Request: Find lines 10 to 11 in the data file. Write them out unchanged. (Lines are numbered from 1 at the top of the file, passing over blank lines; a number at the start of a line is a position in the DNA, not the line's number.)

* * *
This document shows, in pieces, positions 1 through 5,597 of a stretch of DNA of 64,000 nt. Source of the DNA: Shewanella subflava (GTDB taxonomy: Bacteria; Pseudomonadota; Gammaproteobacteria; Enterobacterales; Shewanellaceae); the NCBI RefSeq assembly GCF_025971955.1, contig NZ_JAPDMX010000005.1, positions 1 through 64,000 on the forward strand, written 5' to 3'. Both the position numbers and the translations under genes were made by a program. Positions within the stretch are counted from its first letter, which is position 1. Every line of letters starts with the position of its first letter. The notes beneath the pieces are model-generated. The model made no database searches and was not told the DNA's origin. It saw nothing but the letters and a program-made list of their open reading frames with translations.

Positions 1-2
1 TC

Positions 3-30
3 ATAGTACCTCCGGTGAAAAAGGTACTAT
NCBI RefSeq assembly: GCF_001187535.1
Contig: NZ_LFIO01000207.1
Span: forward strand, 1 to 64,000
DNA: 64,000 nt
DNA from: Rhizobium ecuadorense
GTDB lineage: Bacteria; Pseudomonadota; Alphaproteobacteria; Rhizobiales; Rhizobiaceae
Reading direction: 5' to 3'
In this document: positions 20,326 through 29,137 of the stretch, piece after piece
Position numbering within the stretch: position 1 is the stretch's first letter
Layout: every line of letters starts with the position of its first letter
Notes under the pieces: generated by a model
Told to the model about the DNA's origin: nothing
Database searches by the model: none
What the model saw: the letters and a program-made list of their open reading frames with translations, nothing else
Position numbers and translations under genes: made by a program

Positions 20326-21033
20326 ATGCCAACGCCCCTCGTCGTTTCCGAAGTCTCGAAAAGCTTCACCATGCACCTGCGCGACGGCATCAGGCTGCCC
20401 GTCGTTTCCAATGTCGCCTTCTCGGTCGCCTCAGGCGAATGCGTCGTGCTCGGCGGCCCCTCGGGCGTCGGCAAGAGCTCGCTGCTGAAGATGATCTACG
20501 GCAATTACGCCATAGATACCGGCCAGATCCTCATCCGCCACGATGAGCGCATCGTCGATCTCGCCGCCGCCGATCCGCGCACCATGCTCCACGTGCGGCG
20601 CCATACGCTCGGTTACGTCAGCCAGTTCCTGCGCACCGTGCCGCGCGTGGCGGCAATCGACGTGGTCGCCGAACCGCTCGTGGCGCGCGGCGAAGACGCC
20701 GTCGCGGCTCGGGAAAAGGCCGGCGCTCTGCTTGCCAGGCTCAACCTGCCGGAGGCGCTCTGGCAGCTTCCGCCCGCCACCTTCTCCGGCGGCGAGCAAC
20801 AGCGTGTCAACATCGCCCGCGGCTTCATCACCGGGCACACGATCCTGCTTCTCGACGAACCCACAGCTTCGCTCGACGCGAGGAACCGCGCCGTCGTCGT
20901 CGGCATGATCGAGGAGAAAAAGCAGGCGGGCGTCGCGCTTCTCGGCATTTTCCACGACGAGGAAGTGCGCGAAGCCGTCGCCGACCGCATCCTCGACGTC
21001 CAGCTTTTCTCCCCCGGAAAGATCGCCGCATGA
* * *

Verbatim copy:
DNA from: Rhizobium ecuadorense
GTDB lineage: Bacteria; Pseudomonadota; Alphaproteobacteria; Rhizobiales; Rhizobiaceae